Recall that most of these governors rode on Buhari’s popularity to become governors in 2015 and they probably think the same scenario can be re-enacted in 2019. Again, almost all of them, with the exception of Lalong, are in the midst of political battles for survival in their home states, and jumping the gun to endorse the president, they probabily felt, could save them from their impending Waterloo.
Although time will tell, how are they sure the president will run and if he will scale through, if he decides to contest. I do not blame them either – a drowning man will clutch at any available straw; and for the embattled El-Rufa’i, Yahaya Bello and Ganduje, all of them serving their first terms and highly unpopular in their States, Buhari is that straw. Almakura has less trouble to cope with being in his last term, but he had to add his weighty voice because in the political chess game, being relevant at all times is the first rule of the game, and don’t forget that he might be eyeing the Senate too.
For Fayose, everything is politics and politics is everything, and politicising the Benue killings in the way he did, though his usual style of playing to the gallery, is dangerous because we are not at war and hopefully will not fight another civil war.
Other rabble-rousers playing to the gallery have also seized the day to make disparaging remarks or engage in odd things in a show of counter-force against Fulani herdsmen. In this group are Reno Omokri and Governor Fayose. Omokri, the former personal aide to ex-President Goodluck Jonathan has put a curse on anyone asking Buhari to run, justifying the same with the killing of Christians. Describing the call for Buhari to run as “a betrayal of Christ”, Omokri said “all Christians who campaign for a second term for Buhari who’s done nothing concrete to stop the slaughter of Christian communities by his radical Muslim Fulani herdsmen brethren…will one day answer before a righteous God for their betrayal of Christ”.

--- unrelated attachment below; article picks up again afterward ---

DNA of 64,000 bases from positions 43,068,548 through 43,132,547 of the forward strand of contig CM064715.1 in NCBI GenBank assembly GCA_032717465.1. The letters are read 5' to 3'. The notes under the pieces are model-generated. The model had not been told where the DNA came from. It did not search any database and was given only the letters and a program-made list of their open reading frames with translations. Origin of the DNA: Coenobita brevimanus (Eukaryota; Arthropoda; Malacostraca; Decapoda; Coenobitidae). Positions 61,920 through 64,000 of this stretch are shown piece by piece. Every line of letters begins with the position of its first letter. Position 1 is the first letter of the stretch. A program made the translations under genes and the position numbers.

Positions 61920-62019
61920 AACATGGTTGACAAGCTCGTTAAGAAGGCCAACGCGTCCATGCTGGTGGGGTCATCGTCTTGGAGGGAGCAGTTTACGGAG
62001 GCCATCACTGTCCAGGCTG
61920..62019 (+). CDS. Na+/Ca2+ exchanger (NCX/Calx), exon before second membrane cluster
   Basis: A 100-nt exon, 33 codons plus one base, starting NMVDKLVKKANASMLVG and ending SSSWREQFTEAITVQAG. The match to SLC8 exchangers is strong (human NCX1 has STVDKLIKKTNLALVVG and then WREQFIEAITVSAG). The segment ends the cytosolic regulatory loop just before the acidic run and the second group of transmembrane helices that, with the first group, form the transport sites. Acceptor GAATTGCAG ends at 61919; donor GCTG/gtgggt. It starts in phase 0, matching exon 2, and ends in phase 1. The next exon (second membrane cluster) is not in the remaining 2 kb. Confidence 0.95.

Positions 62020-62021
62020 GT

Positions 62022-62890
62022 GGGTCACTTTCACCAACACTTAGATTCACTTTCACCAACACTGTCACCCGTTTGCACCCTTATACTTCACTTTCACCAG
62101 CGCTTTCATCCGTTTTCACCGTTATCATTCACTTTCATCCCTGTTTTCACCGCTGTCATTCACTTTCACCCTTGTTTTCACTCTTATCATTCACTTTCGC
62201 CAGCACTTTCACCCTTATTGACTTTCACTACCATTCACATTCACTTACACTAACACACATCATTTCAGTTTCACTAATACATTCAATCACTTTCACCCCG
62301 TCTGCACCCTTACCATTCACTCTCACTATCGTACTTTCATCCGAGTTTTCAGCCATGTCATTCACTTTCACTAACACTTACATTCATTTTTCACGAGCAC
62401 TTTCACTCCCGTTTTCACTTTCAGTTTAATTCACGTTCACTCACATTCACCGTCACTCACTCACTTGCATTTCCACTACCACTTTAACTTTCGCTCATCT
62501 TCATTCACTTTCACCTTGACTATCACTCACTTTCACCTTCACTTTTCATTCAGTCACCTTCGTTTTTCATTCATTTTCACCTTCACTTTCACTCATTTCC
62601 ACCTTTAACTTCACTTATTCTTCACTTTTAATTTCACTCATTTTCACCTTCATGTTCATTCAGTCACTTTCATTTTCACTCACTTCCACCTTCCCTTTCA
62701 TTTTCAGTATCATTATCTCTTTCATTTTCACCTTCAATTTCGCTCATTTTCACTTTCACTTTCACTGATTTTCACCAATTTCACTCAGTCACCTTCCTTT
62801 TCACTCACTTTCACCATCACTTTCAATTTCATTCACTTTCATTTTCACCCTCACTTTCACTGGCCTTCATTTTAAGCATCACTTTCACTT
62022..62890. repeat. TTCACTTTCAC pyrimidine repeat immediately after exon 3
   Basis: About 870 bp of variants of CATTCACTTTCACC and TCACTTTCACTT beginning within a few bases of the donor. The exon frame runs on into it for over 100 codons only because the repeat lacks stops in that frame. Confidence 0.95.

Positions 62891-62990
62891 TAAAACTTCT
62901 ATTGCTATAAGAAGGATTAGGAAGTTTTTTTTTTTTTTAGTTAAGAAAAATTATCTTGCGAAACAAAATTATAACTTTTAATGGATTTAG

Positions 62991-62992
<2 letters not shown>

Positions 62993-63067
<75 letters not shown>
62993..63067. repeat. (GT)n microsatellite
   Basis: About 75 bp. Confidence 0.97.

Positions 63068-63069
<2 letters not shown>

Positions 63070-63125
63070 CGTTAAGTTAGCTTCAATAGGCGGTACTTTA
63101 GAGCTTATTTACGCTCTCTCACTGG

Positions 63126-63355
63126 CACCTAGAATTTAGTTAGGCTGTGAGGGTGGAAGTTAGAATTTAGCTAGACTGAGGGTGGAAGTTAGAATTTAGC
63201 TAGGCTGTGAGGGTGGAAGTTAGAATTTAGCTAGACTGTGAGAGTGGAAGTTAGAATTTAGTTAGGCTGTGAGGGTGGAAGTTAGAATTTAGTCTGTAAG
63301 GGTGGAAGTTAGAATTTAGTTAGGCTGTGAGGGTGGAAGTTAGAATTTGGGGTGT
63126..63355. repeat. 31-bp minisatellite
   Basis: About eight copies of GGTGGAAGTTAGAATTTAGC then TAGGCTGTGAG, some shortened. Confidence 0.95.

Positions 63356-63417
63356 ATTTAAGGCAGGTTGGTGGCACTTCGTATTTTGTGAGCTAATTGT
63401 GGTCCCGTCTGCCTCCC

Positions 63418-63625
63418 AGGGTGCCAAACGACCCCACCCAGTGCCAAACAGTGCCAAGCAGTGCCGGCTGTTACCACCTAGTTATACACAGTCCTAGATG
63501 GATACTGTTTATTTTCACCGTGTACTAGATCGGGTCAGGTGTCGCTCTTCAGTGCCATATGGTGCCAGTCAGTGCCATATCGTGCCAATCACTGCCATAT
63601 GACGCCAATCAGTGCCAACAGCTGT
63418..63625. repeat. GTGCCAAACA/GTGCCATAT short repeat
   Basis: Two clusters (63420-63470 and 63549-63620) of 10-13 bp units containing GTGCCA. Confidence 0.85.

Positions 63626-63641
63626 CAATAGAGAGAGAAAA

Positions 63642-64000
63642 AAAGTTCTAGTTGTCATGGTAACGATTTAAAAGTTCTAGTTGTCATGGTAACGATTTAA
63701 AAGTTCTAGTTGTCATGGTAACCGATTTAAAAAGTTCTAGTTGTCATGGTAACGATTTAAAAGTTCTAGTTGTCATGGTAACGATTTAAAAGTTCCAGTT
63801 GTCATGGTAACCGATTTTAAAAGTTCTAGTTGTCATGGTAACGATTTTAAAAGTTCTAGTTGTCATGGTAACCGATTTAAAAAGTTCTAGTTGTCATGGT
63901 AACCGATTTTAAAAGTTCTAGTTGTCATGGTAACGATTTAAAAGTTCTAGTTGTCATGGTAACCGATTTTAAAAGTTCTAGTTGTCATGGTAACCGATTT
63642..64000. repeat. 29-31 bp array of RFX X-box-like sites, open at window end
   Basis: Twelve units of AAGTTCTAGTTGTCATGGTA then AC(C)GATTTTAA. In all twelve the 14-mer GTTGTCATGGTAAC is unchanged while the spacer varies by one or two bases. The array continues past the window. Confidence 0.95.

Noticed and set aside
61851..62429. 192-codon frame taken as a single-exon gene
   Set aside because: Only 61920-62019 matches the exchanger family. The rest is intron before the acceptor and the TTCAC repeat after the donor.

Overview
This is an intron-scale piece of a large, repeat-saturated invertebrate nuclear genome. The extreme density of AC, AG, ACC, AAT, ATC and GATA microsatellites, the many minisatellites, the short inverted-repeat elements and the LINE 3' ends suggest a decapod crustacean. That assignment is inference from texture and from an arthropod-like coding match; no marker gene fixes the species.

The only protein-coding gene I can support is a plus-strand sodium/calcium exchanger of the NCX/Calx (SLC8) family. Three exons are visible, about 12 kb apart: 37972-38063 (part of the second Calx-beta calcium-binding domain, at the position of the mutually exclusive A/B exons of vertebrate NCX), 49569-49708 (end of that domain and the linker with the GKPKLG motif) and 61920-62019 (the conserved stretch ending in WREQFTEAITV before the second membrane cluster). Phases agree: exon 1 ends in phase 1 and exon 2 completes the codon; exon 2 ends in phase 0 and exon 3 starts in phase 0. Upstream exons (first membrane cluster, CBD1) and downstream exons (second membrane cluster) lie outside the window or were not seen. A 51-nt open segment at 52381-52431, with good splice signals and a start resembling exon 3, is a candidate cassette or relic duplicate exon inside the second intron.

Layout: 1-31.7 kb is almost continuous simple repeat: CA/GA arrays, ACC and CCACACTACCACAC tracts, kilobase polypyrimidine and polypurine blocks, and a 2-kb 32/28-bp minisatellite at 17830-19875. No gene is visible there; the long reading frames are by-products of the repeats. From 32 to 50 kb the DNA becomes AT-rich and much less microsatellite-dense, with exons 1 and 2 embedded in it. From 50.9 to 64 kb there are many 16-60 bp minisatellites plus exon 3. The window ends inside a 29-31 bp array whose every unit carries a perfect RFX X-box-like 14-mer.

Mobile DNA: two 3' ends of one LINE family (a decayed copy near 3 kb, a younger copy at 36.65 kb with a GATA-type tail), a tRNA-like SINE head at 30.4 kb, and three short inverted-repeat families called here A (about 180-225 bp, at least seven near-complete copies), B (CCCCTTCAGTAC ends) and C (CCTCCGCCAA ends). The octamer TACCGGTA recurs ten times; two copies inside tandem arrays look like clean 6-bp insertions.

Omokri forgot to add that many Muslims in Taraba, Kogi, Kaduna and Nasarawa were at one time or the other casualties of senseless ethno-religious conflicts. In any case, does he not know that not all Fulanis are Muslims and the criminals have no respect for any religion? Omokri has taken the discourse in Benue beyond the madness it is to the realm of politics and religion because emotions are heightened when it comes to religion; it is an unfortunate and unhealthy dimension in a doctrinally divided country like Nigeria.
Governor Fayose’s parley with local hunters and their display of paraphernalia of prowess to counter what he called Fulani invasion is the most ridiculous of them all. Fayose, who was decked in camouflage to ‘reflect the mood of the nation’, said intelligence report available to him indicated that the ‘Bororo herdsmen’ had infiltrated the State.
Talking tough and obviously in a war mood, he told the hunters to go home and defend their communities. For Fayose, everything is politics and politics is everything, and politicising the Benue killings in the way he did, though his usual style of playing to the gallery, is dangerous because we are not at war and hopefully will not fight another civil war.
The government must act swiftly to curb the herdsmen challenge and other security issues, but resorting to ethnic, religious and political sentiments out of a mishandled security issue, is nothing but mischief and opportunism, and for all you know, El-Rufa’i may be flying a kite to get the support of the president and governors in the first step towards his anointing, if Buhari does not run.